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Pauling's Rules: Protein Crystals Now Plug N' Play

In 1929 Linus Pauling came up with Pauling's Rules to describe the principles governing the structure...

New Antibody Shows Promise Against Sudan Strain Of Ebola

Researchers have developed a potential antibody therapy for Sudan ebolavirus (SUDV), one of...

Raloxifene: X-Ray Scattering Reveals A New Mode Of Action For Osteoporosis Drug

Raloxifene is a U.S. Food and Drug Administration (FDA)-approved treatment for decreasing fracture...

High Dietary Salt Linked To Multiple Sclerosis Symptoms

Some research has indicated that salt might alter the autoimmune response, which is implicated...

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Tests of the peptide sequences in T. rex bone fossils have put more meat on the theory that dinosaurs' closest living relatives are modern-day birds.

Molecular analysis, or genetic sequencing, of a 68-million-year-old Tyrannosaurus rex protein from the dinosaur's femur discovered in 2003 by paleontologist John Horner of the Museum of the Rockies confirms that T. rex shares a common ancestry with chickens, ostriches, and to a lesser extent, alligators.

The new research results represent the first use of molecular data to place a non-avian dinosaur in a phylogenetic tree, a "tree of life," that traces the evolution of species.


The earthquake on April 18, 2008, about 120 miles east of St. Louis, registered 5.2 on the Richter scale and hit at 4:40 a.m. with a strong aftershock occurring at approximately 10:15 a.m. that morning, followed by lesser ones in subsequent days. The initial earthquake was felt in parts of 16 states.

To the surprise of many, originated in the Wabash Valley Fault, not the better-known and more-dreaded New Madrid Fault in Missouri’s boot heel.

The concern of Douglas Wiens, Ph.D., and Michael Wysession, Ph.D., seismologists at Washington University in St. Louis, is that the New Madrid Fault may have seen its day and the Wabash Fault is the new kid on the block.

Monitoring Earth's rising greenhouse gas levels will require a global data collection network 10 times larger than the one currently in place in order to quantify regional progress in emission reductions, according to a new research commentary by University of Colorado and NOAA researchers appearing in the April 25 issue of Science.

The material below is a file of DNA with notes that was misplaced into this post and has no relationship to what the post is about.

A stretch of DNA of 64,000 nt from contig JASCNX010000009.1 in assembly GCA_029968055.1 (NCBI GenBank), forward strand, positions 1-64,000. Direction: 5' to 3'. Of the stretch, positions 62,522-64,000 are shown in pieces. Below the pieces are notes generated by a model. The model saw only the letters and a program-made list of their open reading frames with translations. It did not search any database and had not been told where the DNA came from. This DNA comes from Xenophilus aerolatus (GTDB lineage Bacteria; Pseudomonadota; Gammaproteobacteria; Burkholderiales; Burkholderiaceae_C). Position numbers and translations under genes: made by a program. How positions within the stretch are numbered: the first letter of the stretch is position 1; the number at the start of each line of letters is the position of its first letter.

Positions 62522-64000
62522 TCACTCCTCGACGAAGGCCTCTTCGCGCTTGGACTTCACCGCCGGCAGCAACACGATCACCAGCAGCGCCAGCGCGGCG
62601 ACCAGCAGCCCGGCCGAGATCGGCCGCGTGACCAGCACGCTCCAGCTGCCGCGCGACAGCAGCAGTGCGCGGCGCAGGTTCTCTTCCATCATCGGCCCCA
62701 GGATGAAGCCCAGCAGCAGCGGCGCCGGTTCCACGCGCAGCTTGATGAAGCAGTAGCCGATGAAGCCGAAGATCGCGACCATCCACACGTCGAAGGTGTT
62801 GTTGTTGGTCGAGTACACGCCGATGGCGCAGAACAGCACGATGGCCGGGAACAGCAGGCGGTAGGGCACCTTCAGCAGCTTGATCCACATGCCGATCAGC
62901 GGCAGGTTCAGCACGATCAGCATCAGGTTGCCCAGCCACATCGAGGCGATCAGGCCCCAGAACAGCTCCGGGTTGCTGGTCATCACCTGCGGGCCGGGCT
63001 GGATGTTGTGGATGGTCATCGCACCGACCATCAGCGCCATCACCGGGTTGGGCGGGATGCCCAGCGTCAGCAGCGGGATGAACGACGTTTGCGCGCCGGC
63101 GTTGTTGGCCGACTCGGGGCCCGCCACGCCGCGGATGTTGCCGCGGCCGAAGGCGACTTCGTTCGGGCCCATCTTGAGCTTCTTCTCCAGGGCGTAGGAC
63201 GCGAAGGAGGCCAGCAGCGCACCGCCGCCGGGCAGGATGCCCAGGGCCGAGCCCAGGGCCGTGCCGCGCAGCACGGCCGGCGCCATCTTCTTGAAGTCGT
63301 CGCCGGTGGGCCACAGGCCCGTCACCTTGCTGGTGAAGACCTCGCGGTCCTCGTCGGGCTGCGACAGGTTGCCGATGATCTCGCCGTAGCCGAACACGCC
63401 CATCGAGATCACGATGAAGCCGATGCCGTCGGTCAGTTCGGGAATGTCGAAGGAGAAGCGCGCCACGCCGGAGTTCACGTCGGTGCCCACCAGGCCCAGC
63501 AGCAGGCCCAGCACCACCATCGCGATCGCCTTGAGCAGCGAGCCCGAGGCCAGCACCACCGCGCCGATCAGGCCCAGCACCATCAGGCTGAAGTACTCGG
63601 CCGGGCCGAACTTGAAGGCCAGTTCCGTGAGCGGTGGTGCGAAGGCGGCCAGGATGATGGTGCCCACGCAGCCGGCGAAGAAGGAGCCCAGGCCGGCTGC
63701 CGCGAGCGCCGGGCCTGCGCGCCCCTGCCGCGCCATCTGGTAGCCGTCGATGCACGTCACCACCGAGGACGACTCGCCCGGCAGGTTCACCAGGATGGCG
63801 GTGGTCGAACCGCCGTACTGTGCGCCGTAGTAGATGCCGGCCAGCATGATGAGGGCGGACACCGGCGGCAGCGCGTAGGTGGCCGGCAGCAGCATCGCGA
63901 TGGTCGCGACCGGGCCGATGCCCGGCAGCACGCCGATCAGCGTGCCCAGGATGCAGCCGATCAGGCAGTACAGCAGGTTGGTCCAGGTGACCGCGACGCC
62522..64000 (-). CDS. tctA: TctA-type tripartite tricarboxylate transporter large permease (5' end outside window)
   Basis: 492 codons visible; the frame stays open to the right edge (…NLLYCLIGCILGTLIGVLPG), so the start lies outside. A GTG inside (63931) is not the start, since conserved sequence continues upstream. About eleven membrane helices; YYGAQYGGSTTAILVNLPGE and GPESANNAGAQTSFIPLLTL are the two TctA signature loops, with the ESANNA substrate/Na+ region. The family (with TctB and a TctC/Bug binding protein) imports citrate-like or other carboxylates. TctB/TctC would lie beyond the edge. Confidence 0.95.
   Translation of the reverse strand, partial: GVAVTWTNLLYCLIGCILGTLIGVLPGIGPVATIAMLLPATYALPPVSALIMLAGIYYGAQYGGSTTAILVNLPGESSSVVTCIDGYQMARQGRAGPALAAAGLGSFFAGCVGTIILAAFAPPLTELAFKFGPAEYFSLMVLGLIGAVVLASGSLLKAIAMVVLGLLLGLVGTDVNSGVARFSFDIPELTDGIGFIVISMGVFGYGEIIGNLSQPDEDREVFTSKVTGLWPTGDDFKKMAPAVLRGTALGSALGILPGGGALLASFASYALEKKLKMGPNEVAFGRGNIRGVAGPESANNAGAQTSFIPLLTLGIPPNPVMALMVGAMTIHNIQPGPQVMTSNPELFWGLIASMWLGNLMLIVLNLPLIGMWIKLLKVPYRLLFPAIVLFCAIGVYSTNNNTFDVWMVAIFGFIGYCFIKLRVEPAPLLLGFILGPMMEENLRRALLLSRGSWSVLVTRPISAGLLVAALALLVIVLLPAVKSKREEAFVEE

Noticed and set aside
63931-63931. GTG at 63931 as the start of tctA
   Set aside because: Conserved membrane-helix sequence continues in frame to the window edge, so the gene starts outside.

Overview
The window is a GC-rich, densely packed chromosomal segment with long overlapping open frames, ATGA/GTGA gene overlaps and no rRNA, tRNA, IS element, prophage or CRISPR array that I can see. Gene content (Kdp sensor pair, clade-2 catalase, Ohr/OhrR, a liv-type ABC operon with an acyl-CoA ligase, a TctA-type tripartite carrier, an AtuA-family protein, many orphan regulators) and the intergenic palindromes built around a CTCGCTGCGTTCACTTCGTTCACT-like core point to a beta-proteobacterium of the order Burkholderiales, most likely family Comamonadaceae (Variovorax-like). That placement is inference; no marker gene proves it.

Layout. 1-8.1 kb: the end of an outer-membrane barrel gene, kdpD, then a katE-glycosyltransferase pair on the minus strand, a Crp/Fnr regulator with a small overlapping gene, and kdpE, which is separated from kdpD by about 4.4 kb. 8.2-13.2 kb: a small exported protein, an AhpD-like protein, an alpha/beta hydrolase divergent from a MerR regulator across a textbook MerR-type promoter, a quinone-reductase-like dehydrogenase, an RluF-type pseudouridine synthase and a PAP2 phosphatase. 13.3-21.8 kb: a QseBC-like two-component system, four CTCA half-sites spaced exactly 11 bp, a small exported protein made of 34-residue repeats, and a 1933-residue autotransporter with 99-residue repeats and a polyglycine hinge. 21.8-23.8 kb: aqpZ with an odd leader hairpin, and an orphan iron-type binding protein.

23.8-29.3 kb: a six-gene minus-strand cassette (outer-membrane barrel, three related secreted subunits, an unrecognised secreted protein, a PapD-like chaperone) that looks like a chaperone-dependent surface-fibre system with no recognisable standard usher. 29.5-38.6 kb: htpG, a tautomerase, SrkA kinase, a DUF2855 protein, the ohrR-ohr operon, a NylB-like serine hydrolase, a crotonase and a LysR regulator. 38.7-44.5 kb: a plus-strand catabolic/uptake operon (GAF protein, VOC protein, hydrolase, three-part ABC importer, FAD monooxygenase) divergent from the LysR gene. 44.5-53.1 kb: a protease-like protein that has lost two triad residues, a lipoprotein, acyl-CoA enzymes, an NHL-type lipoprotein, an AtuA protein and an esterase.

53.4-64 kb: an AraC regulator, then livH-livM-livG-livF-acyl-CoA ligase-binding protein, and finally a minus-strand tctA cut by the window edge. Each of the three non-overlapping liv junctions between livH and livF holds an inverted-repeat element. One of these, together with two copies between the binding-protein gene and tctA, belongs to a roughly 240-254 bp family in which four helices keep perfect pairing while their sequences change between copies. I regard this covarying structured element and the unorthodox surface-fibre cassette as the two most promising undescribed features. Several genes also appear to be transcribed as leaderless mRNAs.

The authors, CU-Boulder Research Associate Melinda Marquis and National Oceanic and Atmospheric Administration scientist Pieter Tans, said with atmospheric carbon dioxide concentrations now at 385 parts per million and rising, the need for improved regional greenhouse gas measurements is critical. While the current observation network can measure CO2 fluxes on a continental scale, charting regional emissions where significant mitigation efforts are underway -- like California, New England and European countries -- requires a more densely populated network, they said.


Birds, unlike mammals, lack a tissue that is specialized to generate heat. A team of researchers at New York Medical College writes that the same lack of heat-generating tissue may have contributed to the extinction of ... dinosaurs.

Humans, like all mammals, have two kinds of adipose tissue, white fat and brown fat. White fat is used for storing energy-rich fuels, while brown fat generates heat. Hibernating bears have a lot of brown fat, as do human infants, who have much more than adults, relative to their body size. Infants’ brown fat protects them from hypothermia. Clinicians would like to find ways of making adult white fat behave more like brown fat so that we could burn, rather than store, energy.

While most mammals have a key gene called UCP1, which is responsible for the heat-generation function of brown fat, birds do not. The researchers found they could induce a specific type of stem cell in chicken embryos to produce differentiated cells that are structured and behave like brown fat. These chicken cells can even activate a UCP1 gene if presented with one from a mouse.

At the cores of many galaxies, supermassive black holes expel powerful jets of particles at nearly the speed of light. Just how they perform this feat has long been one of the mysteries of astrophysics. The leading theory says the particles are accelerated by tightly-twisted magnetic fields close to the black hole, but confirming that idea required an elusive close-up view of the jet's inner throat. Now, using the unrivaled resolution of the National Radio Astronomy Observatory's Very Long Baseline Array (VLBA), astronomers have watched material winding a corkscrew outward path and behaving exactly as predicted by the theory.


In 1600 eruption of Huaynaputina in Peru put a large amount of sulfur into the atmosphere. Sulfur reacts with water in the air to form droplets of sulfuric acid, which cool the planet by reducing the amount of sunlight reaching the Earth's surface.

The droplets soon fall back to Earth, so the cooling effects lasted only a year or so, but the global impact on human society was much greater, according to a new study of contemporary records by geologists at UC Davis.
N
o one had looked at the agricultural and social impacts, said Ken Verosub, professor of geology at UC Davis. "We knew it was a big eruption, we knew it was a cold year, and that's all we knew."